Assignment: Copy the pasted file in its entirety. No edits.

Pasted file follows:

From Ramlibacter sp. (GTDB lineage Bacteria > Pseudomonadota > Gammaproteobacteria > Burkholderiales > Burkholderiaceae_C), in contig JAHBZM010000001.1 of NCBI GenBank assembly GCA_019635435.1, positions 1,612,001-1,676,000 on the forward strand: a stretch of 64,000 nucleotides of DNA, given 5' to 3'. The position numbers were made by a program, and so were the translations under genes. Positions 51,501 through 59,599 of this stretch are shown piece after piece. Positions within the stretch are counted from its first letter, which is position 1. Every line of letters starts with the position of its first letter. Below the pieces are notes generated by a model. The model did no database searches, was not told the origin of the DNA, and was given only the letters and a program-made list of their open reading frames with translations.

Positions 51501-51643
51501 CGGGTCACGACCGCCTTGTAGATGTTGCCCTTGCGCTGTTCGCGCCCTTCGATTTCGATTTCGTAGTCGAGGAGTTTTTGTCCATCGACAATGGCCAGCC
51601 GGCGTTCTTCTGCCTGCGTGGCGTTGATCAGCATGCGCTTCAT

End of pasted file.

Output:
From Ramlibacter sp. (GTDB lineage Bacteria > Pseudomonadota > Gammaproteobacteria > Burkholderiales > Burkholderiaceae_C), in contig JAHBZM010000001.1 of NCBI GenBank assembly GCA_019635435.1, positions 1,612,001-1,676,000 on the forward strand: a stretch of 64,000 nucleotides of DNA, given 5' to 3'. The position numbers were made by a program, and so were the translations under genes. Positions 51,501 through 59,599 of this stretch are shown piece after piece. Positions within the stretch are counted from its first letter, which is position 1. Every line of letters starts with the position of its first letter. Below the pieces are notes generated by a model. The model did no database searches, was not told the origin of the DNA, and was given only the letters and a program-made list of their open reading frames with translations.

Positions 51501-51643
51501 CGGGTCACGACCGCCTTGTAGATGTTGCCCTTGCGCTGTTCGCGCCCTTCGATTTCGATTTCGTAGTCGAGGAGTTTTTGTCCATCGACAATGGCCAGCC
51601 GGCGTTCTTCTGCCTGCGTGGCGTTGATCAGCATGCGCTTCAT